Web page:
Published: Thu Feb 14 2013 10:00 AM
GNS Science says that activity at Tongariro remains low, but steam and gas plumes from the Te Maari area are always present.
Tongariro has had no eruptive activity since the explosion on 21 November 2012. Earthquake activity has been negligible since before the November 2012 eruption and the flux of volcanic gases has remained relatively stable for several months.
GNS volcanologist Brad Scott said, “After the eruption in November 2012 we had to consider the possibility that Tongariro might have entered an eruptive episode similar to one that occurred in the 1890s. However, we do not know if further eruptions will occur or if the Te Maari crater area will just quietly discharge steam for several years. If further eruptions do occur we have to expect that they might have little or no warning.”.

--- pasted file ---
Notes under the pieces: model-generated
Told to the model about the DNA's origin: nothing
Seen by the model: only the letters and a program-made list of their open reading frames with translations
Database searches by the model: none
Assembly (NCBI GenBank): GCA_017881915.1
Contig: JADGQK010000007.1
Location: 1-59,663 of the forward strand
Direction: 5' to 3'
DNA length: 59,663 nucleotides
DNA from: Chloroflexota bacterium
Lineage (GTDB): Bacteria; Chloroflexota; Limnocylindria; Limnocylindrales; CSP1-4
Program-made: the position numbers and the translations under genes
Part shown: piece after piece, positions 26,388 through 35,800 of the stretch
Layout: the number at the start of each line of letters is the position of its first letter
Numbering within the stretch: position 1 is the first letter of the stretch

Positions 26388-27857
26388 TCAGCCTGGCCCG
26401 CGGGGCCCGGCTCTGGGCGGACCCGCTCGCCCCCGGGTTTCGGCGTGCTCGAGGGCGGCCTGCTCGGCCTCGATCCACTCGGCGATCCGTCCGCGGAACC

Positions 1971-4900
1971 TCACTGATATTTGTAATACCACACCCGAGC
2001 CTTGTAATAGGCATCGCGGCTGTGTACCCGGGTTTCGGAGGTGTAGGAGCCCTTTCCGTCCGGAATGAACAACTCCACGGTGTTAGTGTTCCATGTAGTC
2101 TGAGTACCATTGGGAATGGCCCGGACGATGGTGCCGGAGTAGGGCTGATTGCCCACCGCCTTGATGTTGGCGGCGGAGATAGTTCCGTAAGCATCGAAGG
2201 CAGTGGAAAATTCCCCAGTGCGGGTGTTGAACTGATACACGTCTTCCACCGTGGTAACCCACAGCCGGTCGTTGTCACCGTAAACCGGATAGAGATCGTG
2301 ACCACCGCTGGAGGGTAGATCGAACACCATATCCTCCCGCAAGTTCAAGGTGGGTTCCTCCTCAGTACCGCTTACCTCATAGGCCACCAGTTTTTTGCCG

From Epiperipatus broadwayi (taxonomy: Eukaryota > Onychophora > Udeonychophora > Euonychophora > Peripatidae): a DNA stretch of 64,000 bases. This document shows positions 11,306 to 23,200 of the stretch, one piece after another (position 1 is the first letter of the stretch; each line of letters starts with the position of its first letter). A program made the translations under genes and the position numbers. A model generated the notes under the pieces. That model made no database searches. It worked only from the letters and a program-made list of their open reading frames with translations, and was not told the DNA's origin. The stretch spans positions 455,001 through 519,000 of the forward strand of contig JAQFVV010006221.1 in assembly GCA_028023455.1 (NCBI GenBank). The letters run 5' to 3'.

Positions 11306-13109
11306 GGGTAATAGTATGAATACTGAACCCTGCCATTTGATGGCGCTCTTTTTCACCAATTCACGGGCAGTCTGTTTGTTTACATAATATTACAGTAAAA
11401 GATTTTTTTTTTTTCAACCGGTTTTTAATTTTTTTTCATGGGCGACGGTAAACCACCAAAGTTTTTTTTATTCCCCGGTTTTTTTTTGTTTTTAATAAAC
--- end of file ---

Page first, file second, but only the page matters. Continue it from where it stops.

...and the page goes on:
GNS Science head volcanologist Gill Jolly said, “It is difficult to be certain what will happen over the next few months, but we expect that eruptions substantially larger than that in August 2012 should give us some warning signs. ”
In recent weeks GNS Science have received several reports describing unusually strong steam emission from the Te Maari crater area. Some of these can be attributed to weather conditions but others probably reflect natural variability in the steam and gas emission rates.
The Volcanic Alert Level ranges from 0 to 5 and defines the current status at a volcano. Level 1 indicates volcanic unrest, with departures from background levels.
Aviation Colour Codes are based on four colours and are intended for quick reference only in the international civil aviation community. Code Yellow indicates that volcanic activity has decreased significantly but continues to be closely monitored.
Steven Sherburn Duty Volcanologist